Maryland

Thousands attend 28th annual Celtic Festival

Thousands attend 28th annual Celtic...

SNOW HILL, Md. - The 28th Annual Chesapeake Celtic Festival drew out an impressive crowd this year.

Thousands made it out to the event at Furnace Town in Snow Hill to learn all about the unique Celtic culture and it's interesting traditions. 

Graham Wright, a performer at the festival, said, "It just shines a light on Celtic Culture, that it's still alive and well and shows all the good parts of it."

Countless people of Celtic backgrounds took part in the event.

Patrick Rofe, the Executive Director of Furnace Town, said, "There's a group of vendors that sell Irish themed merchandise. We have also a piping drum corps that comes from Ocean City! They launch the event every day, usually around 11 to noon."

The unique festival attracted all kinds of people, however, not just those of Celtic backgrounds.

Patrick Rofe said, "It's really a place for families to come and have a good time and you don't have to be Irish to enjoy the festival at all."

Event coordinators said the spirit of the festival never ceases to amaze newcomers.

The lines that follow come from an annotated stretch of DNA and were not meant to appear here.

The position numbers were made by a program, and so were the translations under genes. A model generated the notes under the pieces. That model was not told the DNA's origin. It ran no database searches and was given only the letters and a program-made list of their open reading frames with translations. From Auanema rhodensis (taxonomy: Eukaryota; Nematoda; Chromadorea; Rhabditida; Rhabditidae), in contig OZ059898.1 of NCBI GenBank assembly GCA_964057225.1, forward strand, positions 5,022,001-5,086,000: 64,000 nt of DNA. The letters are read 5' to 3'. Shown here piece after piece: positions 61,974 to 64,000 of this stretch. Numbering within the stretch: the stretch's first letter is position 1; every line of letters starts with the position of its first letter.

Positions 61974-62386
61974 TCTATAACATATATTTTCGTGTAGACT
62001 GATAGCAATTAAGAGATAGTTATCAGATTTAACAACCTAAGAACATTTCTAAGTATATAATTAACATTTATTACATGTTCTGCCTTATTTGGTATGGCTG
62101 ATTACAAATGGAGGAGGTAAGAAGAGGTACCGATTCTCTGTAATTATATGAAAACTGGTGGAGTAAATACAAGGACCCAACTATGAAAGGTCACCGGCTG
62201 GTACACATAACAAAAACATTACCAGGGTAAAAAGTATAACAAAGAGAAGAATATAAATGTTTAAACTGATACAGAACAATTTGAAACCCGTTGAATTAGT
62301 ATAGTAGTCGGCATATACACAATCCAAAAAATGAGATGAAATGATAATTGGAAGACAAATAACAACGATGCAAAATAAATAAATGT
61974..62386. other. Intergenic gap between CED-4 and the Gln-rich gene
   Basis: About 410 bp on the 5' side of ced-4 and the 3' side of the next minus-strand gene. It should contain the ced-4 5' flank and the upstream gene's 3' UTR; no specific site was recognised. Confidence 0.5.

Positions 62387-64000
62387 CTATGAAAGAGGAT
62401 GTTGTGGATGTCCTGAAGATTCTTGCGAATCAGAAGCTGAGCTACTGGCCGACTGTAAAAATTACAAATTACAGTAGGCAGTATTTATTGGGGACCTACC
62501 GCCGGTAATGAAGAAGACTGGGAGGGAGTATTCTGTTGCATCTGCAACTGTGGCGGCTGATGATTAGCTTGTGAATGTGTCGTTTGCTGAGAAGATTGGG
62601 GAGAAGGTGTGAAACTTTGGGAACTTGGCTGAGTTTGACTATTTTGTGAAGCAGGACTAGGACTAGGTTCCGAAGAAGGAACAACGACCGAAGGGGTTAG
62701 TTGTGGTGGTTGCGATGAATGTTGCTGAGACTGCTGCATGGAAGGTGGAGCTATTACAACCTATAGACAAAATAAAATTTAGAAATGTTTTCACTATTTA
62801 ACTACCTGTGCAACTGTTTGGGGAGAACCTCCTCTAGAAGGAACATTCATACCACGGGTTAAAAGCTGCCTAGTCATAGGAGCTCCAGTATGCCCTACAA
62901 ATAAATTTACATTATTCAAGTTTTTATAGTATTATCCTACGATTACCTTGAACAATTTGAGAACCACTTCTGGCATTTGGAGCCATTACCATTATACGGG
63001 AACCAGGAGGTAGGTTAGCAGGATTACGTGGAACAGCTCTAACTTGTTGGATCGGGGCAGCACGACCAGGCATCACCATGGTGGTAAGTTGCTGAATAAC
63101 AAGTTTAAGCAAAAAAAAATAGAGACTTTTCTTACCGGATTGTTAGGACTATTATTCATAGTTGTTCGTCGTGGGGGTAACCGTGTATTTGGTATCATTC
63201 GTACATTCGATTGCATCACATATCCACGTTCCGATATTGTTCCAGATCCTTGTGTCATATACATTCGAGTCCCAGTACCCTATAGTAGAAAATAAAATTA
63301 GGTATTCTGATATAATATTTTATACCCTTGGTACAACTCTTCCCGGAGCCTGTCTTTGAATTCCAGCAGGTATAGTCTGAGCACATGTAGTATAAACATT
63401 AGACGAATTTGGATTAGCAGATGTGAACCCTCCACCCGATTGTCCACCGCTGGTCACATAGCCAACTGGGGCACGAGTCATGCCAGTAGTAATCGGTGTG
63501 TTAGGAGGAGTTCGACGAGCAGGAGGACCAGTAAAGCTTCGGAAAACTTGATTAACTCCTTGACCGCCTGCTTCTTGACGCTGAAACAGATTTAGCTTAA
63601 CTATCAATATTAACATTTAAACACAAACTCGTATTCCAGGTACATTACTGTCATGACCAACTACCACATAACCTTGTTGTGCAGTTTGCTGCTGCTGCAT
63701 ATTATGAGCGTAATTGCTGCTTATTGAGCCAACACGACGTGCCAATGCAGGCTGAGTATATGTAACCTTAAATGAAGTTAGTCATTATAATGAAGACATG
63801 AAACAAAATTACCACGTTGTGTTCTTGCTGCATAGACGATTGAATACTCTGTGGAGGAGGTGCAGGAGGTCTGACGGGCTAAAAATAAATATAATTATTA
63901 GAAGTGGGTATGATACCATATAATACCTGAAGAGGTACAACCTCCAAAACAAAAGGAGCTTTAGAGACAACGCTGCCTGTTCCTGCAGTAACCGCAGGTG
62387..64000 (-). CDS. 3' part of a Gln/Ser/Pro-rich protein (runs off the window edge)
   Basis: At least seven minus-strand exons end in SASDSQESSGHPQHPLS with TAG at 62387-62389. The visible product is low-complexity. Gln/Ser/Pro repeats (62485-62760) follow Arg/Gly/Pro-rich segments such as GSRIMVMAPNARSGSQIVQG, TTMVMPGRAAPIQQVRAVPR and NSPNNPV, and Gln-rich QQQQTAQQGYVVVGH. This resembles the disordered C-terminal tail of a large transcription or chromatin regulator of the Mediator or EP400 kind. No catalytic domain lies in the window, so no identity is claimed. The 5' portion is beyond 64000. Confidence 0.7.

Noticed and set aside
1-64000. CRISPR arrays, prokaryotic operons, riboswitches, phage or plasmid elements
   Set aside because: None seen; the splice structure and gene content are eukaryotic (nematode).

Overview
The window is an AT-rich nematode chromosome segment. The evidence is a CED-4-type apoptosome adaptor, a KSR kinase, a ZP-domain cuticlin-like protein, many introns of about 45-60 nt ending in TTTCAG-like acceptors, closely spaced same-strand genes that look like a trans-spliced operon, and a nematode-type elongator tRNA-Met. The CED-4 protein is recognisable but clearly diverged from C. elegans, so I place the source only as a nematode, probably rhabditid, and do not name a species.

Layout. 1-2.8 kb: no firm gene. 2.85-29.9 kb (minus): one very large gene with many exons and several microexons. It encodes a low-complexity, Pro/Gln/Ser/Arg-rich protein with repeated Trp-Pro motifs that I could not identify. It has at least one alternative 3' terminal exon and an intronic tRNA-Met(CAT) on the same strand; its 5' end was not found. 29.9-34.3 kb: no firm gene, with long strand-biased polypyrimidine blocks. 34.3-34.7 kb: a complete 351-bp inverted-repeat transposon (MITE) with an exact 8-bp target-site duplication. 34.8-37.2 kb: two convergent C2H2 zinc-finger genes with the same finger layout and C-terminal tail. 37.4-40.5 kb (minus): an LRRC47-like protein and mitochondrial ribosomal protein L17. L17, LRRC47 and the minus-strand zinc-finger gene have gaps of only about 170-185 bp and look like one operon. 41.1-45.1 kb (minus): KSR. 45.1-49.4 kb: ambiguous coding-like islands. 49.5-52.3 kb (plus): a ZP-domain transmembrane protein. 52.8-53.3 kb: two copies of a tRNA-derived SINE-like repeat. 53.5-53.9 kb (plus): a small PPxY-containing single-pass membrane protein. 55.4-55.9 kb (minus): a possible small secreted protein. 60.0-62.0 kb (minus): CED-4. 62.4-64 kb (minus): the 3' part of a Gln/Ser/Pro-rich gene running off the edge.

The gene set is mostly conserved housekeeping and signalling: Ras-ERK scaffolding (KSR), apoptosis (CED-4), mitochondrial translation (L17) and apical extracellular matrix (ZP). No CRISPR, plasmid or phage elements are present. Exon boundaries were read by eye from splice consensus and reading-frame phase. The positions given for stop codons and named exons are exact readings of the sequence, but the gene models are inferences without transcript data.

Jeanne Dunord, the Founder of the Chesapeake Celtic Festival, said, "A group of students from SU came over and thanked me and said there is so much peace and love here and I said yes I said we want to show the Celtic spirit and that is the Celtic spirit and we need to spread it."

The festivals performers and vendors are prime examples of those who display the Celtic spirit. Many people, like the medieval fighters, said when they get up to perform, they welcome the audience to be a part of the show. 

Graham Wright said, "We actually want people to come out and play with us. We don't want them to watch us. We want them to want to watch us and then say we'll do what we have to do to play, so that's our whole thing to bring more people in and let them experience what they can."

Overall, event organizers said they had one main goal in mind for this years festival. Dunord said, "One of our focuses very early on was to create an image that being Celtic wasn't just Irish Pubs, that it was the whole Celtic spectrum."

Fortunately, event organizers say they believe they met their mark.


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